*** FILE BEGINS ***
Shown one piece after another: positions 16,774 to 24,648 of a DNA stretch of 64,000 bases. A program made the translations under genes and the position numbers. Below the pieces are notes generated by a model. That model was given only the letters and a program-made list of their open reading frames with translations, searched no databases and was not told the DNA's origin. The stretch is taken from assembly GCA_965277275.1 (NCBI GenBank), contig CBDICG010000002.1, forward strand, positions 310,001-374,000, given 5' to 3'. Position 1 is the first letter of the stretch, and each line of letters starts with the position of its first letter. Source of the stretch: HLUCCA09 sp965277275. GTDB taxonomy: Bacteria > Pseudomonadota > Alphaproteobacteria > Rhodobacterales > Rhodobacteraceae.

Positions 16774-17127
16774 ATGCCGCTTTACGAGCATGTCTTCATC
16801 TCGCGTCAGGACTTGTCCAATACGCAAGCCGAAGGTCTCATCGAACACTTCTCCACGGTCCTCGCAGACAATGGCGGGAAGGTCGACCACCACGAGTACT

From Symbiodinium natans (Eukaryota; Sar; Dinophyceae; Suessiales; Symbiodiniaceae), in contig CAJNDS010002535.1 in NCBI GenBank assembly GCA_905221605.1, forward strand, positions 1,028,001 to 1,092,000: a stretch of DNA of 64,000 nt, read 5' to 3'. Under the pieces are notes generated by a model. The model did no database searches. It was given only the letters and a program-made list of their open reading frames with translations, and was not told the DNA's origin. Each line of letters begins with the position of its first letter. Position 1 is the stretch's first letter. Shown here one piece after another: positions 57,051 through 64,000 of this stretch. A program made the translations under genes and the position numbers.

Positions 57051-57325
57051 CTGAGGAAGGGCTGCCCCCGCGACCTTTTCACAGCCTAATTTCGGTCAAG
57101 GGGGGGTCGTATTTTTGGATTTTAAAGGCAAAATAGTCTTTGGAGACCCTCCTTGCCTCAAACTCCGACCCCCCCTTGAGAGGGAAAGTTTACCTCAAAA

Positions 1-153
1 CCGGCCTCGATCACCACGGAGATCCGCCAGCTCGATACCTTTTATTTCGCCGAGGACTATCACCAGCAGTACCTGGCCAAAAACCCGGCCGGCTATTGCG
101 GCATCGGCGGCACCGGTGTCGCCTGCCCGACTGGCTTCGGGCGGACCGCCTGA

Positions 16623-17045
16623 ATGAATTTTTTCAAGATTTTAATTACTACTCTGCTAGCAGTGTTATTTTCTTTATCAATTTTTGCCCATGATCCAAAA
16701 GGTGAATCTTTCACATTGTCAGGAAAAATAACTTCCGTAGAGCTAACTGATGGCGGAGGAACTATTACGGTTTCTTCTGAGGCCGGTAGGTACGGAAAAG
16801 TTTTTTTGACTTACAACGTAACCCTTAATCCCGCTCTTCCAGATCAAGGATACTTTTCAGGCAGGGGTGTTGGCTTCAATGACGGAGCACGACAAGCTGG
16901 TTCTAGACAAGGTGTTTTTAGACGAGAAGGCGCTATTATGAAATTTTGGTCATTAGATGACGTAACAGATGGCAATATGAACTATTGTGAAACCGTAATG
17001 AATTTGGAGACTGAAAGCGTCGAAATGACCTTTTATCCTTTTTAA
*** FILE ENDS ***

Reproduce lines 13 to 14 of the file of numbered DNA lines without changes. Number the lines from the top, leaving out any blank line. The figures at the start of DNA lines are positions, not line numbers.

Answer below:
16623 ATGAATTTTTTCAAGATTTTAATTACTACTCTGCTAGCAGTGTTATTTTCTTTATCAATTTTTGCCCATGATCCAAAA
16701 GGTGAATCTTTCACATTGTCAGGAAAAATAACTTCCGTAGAGCTAACTGATGGCGGAGGAACTATTACGGTTTCTTCTGAGGCCGGTAGGTACGGAAAAG